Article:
We snuck a peek at the royal dining hall, where dignitaries would dine with the Maharaja (who still resides at the palace!) during special events. We visited the little museum located in an outer part of the palace. Locals and tourists alike were lined up to get into the museum, and we felt extra special because we entered from within the palace and didn’t have to wait at all. And we even snapped a photo of the Maharaja and his wife passing through the main domed hall, presumably to get to one of the remaining 280+ rooms they call home.
But perhaps the best part of staying at the Umaid Bhawan Palace was that it gave us a chance to sort of … recover.
You see, I consider myself a savvy traveler — a lifelong traveler whose first flight was at age 3 and first solo international flight at 14. While working as a lawyer, every six months I planned a trip somewhere, usually in Europe. After I left the law, I backpacked mostly solo through Asia for 100 days, trekking up Mt. Pinatubo in the Philippines, making my way through Vietnam on rickety buses, and exploring Japan by train. I worked in Korea as a travel writer, visiting the many lesser-known beauties of my native land and, in the process, rediscovering myself. After I met my husband, we made an effort to travel somewhere far every year.
So when we planned India — specifically Rajasthan, because that was all we could fit into the two weeks that we could get off work — I felt fairly confident that we were prepared. We had done a lot of research, the food wasn’t going to be a problem since we loved Indian food, and I felt that I had at least a passing understanding of Indian culture.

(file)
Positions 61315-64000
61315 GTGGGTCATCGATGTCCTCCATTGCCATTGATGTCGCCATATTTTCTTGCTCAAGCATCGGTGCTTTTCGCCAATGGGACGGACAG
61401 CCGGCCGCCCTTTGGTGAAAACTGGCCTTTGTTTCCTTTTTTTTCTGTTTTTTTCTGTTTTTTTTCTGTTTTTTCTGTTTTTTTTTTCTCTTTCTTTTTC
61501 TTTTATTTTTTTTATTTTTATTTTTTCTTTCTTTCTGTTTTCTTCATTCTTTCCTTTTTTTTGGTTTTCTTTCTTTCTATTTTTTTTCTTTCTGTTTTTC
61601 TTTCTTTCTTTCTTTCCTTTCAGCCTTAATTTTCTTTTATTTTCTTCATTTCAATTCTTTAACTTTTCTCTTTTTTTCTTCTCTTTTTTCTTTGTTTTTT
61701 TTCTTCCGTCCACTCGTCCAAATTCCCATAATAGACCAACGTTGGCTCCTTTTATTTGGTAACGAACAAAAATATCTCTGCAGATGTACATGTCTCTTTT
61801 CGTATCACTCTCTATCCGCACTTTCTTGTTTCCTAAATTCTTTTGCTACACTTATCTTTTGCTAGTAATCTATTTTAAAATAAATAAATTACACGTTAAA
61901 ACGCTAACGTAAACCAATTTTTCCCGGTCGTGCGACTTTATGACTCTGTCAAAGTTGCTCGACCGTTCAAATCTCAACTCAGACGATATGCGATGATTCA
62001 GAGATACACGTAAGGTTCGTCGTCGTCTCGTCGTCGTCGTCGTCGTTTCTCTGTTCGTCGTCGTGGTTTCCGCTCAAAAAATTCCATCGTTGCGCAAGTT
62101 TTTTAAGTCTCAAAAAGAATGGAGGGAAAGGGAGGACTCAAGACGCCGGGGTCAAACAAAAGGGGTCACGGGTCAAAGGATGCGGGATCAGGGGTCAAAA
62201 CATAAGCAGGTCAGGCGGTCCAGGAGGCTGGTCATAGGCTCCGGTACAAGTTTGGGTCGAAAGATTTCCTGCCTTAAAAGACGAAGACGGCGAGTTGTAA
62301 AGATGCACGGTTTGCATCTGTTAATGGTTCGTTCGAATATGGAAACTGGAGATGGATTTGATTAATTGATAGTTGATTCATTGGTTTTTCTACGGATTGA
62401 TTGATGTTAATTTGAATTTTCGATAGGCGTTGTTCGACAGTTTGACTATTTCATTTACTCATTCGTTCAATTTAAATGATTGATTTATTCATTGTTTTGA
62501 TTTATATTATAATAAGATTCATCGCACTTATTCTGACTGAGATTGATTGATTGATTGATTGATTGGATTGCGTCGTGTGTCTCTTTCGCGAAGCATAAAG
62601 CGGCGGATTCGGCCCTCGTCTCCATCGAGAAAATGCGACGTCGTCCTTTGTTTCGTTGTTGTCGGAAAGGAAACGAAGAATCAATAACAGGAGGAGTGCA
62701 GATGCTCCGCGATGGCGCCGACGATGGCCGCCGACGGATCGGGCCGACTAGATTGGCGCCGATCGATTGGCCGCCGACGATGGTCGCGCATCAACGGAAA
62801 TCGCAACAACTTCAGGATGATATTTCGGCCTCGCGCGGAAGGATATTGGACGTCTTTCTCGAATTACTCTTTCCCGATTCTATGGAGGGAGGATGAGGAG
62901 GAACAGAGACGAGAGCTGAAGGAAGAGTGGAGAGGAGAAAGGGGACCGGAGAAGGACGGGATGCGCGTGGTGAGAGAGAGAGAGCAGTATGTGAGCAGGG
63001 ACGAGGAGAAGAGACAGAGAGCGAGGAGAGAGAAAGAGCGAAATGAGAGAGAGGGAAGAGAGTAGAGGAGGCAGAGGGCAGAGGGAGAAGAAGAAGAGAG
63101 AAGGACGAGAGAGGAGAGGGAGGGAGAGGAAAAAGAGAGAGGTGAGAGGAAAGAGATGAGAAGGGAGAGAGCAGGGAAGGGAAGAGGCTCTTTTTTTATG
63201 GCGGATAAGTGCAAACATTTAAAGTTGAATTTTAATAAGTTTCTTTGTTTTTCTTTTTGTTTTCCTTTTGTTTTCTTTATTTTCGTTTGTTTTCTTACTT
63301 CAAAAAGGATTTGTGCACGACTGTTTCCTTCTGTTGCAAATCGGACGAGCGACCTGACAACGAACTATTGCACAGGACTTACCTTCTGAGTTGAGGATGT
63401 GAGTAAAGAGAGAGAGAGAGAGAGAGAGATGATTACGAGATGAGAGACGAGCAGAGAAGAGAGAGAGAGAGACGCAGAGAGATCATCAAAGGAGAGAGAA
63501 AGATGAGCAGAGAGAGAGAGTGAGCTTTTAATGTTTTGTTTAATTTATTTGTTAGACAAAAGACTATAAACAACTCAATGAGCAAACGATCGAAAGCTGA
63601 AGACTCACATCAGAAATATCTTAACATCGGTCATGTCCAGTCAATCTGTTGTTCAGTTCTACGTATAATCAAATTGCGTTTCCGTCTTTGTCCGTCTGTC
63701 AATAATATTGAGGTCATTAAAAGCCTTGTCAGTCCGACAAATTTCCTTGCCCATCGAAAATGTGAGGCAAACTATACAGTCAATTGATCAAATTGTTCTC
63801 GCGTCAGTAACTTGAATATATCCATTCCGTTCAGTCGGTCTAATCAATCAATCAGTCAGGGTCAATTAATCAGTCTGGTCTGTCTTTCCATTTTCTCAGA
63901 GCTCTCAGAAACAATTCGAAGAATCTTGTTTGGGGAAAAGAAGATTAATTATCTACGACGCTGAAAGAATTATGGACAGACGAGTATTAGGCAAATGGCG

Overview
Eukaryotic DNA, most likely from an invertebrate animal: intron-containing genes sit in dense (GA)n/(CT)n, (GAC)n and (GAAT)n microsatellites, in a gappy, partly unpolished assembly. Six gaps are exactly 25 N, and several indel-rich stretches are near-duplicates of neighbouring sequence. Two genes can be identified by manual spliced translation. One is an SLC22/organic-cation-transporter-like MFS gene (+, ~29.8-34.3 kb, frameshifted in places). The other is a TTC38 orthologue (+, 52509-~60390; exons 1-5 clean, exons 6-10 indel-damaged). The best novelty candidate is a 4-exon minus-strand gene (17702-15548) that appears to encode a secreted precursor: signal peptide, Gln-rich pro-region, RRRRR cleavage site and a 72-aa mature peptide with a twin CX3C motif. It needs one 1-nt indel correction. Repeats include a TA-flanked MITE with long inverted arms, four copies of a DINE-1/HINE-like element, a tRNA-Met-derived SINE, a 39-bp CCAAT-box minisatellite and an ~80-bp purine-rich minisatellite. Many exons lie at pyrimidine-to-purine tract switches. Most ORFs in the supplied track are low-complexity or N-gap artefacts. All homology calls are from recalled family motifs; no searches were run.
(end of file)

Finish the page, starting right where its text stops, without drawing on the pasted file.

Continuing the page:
Boy, were we in for a surprise. Because nothing could have prepared us for the utter chaos and crush of humanity that is India. It’s such a discombobulating place — the clash of supreme beauty and wretched poverty. Amazing wealth and hideous discrimination and classism. The forts, the palaces, the Taj Mahal are so stunning, and yet your heart breaks at every stoplight as masses of children come rushing to your car window, banging and begging for food. Every sense is pushed and pulled in every direction, soaring one minute and then guilt-ridden the next. At times it was too much for the mind to take.
Ultimately, we adjusted as our jetlag faded and we (sadly) got used to the poverty and the wealth, side by side. But when I say that the Umaid Bhawan Palace was a haven during that first week in India, I mean it was a place where our souls and hearts and minds could step back and rest and ingest and process all that we were seeing and hearing and feeling. A place where we could take a break, where we could be pampered a little, Indian-style. Where we could relish being at what we knew then, and has since been confirmed by the travel community at TripAdvisor — that we were staying at the best hotel in the world.
Scroll down for more photos of the Umaid Bhawan.